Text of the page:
Upgraded system supports 50,000 calls per hour, a volume that's nine times higher than was logged during the Sept. 11 terrorist attacks.
Slideshow: 14 Most Popular Government Mobile Apps
(click image for larger view and for slideshow)
New York City has for the first time unified its 911 system on common infrastructure and added enhancements for quicker response as part of an ongoing program to streamline how the city answers emergency calls and dispatches services.
All of the city's more than 1,500 emergency call takers are now using the same technology--an upgraded system that leverages two new, fully dedicated and networked telephony digital switches and can handle 50,000 calls per hour, according to mayor Michael Bloomberg's office.
As a point of comparison, the new calls-per-hour rate is more than 40 times the average daily volume and nine times more than the peak hourly call volume during the Sept. 11 terrorist attacks.
New high-tech features give call takers a better view of where callers are located through onscreen maps, allowing them to more quickly and accurately dispatch help, according to Bloomberg, who introduced improvements to the system at an event in Brooklyn Thursday.
These and other improvements are part of a long process to fix an overstressed, siloed system that fundamentally was not designed to efficiently handle the call volume of such a large metropolitan area, he said.
"Since the system was created in the 1960s, callers to 911 had to, in effect, ask for help three different times at three different call centers that had no automated way to share data and work together," Bloomberg said. "We now have all of the city's emergency response agencies in one place and on the same system, with state-of-the-art technology that can handle the large number of calls we see during big emergencies."
New York has been working to upgrade its 911 system since 2004 through its Emergency Communications Transformation program. An August 2003 blackout in the northeast showed it had serious "operational and technical vulnerabilities," according to Bloomberg, who convened a task force at the time to identify deficiencies and come up with a solution. The modernization program is the result of that effort.
Creating a unified system out of the various silos that were making it difficult to coordinate response efforts was one of the chief goals of the program that has been achieved.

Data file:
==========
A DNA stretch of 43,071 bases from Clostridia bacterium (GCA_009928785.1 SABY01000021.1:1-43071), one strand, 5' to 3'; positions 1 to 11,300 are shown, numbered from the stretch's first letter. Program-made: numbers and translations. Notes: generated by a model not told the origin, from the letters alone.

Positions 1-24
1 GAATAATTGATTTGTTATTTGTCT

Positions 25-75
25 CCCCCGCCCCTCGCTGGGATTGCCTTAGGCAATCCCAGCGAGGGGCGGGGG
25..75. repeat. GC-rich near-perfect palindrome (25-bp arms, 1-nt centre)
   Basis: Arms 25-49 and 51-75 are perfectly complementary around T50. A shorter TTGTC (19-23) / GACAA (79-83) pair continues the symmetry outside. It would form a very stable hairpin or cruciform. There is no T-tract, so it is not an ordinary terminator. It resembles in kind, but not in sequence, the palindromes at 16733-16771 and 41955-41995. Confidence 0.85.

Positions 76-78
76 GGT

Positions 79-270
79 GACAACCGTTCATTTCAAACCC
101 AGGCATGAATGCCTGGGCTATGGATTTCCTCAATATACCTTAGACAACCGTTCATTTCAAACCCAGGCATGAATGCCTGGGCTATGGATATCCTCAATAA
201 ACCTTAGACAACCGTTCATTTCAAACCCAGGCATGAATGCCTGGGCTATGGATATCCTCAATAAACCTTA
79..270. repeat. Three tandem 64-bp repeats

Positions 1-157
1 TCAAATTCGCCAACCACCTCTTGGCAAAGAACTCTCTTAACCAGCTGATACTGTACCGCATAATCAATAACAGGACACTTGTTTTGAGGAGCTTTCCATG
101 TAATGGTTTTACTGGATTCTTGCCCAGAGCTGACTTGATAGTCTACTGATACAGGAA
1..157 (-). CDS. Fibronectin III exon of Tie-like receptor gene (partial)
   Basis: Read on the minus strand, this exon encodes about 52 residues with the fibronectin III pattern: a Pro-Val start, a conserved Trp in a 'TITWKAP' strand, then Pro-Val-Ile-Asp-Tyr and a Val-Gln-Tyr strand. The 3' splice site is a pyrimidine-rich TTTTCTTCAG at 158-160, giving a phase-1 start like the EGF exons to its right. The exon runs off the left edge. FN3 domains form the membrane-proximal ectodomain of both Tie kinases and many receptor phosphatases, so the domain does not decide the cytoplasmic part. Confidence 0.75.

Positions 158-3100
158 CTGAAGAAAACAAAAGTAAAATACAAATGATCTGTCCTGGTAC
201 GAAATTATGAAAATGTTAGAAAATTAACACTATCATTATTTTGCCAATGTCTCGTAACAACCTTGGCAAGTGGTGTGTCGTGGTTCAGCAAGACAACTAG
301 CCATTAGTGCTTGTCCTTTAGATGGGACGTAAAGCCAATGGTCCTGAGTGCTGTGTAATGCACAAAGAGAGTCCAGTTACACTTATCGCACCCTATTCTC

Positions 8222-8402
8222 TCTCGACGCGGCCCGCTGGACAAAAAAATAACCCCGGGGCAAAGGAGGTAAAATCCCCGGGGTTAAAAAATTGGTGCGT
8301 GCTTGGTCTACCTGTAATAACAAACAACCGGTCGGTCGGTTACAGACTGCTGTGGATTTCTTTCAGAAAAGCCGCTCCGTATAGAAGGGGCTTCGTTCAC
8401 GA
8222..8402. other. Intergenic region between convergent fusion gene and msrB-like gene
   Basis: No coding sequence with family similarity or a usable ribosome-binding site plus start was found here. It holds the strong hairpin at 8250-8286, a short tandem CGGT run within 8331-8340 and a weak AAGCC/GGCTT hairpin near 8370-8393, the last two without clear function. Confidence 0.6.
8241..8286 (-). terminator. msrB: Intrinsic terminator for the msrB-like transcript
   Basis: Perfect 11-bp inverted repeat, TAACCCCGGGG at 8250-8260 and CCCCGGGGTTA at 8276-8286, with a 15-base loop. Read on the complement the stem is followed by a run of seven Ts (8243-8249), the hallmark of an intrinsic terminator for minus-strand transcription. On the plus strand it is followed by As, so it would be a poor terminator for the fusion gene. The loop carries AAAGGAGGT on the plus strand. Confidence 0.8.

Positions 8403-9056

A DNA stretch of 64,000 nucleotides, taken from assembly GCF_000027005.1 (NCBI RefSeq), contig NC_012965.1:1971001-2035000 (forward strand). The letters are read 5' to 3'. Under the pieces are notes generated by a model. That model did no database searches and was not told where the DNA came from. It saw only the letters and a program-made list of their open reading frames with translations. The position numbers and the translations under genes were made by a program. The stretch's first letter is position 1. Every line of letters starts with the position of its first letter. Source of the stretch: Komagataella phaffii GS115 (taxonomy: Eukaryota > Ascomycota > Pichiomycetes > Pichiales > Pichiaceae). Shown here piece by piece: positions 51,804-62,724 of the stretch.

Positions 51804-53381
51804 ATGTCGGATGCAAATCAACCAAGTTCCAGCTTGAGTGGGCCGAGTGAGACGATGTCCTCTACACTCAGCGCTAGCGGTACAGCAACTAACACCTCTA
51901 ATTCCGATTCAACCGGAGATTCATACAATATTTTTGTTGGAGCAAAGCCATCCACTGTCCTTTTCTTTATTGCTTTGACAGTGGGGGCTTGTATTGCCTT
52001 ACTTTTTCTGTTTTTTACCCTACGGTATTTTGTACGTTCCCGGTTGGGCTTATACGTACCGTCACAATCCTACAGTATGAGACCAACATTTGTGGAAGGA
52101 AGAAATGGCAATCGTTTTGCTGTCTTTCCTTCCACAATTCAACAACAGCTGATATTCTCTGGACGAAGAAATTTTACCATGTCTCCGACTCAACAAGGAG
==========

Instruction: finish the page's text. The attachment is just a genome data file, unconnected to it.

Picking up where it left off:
Other upgrades bolster data sharing and resource coordination among various city emergency and law-enforcement agencies--including the New York Police Department (NYPD), the Fire Department New York (FDNY), and the city's Emergency Management Services (EMS), and add Automated Vehicle Locator technology in emergency response vehicles so dispatchers can track them.
In addition to its own efforts to modernize emergency-response efforts, New York also has been at the center of a national move to improve how the appropriate agencies respond in emergencies and disasters.
Along with Washington, New York is the first U.S. city to participate in a new mobile alert system called the Personal Localized Alerting Network (PLAN), a free, geographically specific service that sends emergency alerts to people's mobile devices.
How 10 federal agencies are tapping the power of cloud computing--without compromising security. Also in the new, all-digital InformationWeek Government supplement: To judge the success of the OMB's IT reform efforts, we need concrete numbers on cost savings and returns. Download our Cloud In Action issue of InformationWeek Government now. (Free registration required.)
In this special, sponsored radio episode we’ll look at some terms around converged infrastructures and talk about how they’ve been applied in the past. Then we’ll turn to the present to see what’s changing.